For I did not tell him of my love
Therefore I suffer great distress in bed when I am fully dressed
Would that my knight might one night lie naked in my arms
And find myself in ecstasy
With me as his pillow!
For I am more in love with him than Floris was with Blanchfleur
To him I give my heart and love
My reason, eyes and life
Handsome friend tender and good
When will you be mine?
Oh to spend with you but one night
To impart the kiss of love!
Know that with passion I cherish
The hope of you in my husband’s place
As soon as you have sworn to me that you will fulfil my every wish!”
Hot stuff! In short she wanted a good seeing to, as I understand it. But I again I digress…
This free thinking, rather racy and in some ways egalitarian society a religious phenomenon had become established, and they became known to popular history as “the Cathars”.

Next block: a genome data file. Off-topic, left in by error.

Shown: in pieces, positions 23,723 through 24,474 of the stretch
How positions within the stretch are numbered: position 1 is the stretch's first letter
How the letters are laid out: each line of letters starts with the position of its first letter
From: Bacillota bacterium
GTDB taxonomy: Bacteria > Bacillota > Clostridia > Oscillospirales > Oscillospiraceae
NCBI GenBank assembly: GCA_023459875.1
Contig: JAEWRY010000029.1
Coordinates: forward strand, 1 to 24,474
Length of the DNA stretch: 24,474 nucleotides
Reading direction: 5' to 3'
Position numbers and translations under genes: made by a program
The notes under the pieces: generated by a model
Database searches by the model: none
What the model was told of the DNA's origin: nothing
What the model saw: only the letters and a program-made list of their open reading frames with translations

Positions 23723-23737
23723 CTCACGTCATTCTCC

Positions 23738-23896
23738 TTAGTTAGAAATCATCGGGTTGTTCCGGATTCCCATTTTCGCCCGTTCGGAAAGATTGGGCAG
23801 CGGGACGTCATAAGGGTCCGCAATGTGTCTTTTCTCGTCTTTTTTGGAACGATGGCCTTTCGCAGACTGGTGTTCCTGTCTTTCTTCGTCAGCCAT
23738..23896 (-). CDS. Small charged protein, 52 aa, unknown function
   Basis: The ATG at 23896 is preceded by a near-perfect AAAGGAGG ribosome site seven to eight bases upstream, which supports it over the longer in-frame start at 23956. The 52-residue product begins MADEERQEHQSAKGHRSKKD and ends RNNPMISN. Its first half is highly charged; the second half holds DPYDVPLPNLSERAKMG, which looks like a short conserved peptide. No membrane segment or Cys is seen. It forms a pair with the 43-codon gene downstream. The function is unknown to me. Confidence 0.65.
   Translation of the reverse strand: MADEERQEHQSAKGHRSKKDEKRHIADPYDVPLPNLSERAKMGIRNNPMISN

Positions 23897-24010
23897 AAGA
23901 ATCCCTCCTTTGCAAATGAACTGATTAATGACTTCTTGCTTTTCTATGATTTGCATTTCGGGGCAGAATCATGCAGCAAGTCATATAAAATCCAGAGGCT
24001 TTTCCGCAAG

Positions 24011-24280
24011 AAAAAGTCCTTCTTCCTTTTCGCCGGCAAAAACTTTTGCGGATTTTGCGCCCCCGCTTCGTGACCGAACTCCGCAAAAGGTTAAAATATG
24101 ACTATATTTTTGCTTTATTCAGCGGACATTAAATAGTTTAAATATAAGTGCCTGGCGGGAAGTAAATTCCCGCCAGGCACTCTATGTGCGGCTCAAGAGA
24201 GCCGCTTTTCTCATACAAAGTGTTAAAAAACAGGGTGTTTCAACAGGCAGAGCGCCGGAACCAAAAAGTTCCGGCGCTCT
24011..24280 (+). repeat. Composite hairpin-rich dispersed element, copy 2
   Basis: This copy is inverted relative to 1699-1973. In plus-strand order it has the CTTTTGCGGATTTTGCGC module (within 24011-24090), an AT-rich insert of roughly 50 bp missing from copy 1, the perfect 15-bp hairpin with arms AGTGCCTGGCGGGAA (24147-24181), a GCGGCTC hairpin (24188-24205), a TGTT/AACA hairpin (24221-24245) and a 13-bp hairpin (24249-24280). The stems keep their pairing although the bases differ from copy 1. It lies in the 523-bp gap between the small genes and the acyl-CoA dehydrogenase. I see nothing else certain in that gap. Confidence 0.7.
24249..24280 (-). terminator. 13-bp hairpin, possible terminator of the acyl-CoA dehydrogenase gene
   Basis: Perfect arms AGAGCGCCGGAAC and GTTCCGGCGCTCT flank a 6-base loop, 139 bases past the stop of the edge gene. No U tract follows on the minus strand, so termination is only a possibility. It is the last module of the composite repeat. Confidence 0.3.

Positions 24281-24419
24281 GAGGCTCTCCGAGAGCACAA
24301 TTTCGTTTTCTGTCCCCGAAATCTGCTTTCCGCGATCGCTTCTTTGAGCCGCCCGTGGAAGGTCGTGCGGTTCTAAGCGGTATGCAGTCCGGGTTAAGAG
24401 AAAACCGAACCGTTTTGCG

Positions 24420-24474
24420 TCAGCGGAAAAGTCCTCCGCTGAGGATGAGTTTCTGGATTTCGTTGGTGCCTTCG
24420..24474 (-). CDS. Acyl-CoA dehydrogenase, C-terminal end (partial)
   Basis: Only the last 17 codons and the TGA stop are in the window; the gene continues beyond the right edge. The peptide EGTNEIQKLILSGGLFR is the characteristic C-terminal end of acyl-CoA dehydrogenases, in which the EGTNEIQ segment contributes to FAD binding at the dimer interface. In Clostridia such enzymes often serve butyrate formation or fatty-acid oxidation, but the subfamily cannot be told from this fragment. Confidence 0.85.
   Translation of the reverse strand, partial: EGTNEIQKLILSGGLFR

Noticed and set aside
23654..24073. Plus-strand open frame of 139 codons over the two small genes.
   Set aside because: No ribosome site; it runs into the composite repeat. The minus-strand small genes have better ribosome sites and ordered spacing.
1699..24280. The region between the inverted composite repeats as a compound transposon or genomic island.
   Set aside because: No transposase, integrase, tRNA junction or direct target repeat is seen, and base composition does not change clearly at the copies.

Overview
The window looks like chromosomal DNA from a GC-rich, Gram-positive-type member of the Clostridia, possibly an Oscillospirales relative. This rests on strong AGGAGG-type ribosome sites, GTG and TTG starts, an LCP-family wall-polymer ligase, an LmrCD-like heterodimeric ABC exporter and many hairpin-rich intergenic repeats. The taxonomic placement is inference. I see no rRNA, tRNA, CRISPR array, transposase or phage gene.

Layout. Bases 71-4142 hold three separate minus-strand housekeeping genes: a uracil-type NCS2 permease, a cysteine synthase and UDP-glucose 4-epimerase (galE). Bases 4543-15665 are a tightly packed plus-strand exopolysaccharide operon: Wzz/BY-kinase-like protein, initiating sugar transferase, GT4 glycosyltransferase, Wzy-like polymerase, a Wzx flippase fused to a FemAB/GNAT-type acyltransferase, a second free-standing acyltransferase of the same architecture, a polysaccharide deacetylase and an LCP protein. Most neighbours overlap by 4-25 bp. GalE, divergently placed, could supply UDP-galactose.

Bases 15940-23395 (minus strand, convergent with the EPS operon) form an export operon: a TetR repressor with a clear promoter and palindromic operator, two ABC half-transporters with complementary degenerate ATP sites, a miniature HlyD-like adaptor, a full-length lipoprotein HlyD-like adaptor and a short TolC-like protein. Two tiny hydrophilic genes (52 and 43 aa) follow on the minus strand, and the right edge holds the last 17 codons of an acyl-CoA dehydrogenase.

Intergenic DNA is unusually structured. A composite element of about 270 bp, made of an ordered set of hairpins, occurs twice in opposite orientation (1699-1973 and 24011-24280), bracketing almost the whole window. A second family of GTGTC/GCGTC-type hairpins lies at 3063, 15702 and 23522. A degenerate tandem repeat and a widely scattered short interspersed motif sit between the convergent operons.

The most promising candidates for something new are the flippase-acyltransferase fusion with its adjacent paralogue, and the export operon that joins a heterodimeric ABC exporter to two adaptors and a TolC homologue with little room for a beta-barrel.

The origins of Cathars are extremely problematical. I can trace some of the core ideas way back to Zoroastrianism and Dualism back to ancient Egypt and Persia, well before Christianity, but how this version of religion came to be refined and brought into a cohesive disciplined theology and spread is very mysterious, It seems that the theological origins of “the Cathars” was bred in eastern Europe, perhaps in Bulgaria or Romania, and then spread west. In any event they come to the attention of the Catholic Church in 1143, when internal church letters refer to the existence of a heretic group in Germany. There seems to have a complete underground counter church, organised and in direct competition to the established Catholic Church, which it condemned as a Church of Satan. In Germany, those who did not recant were burned. As you do,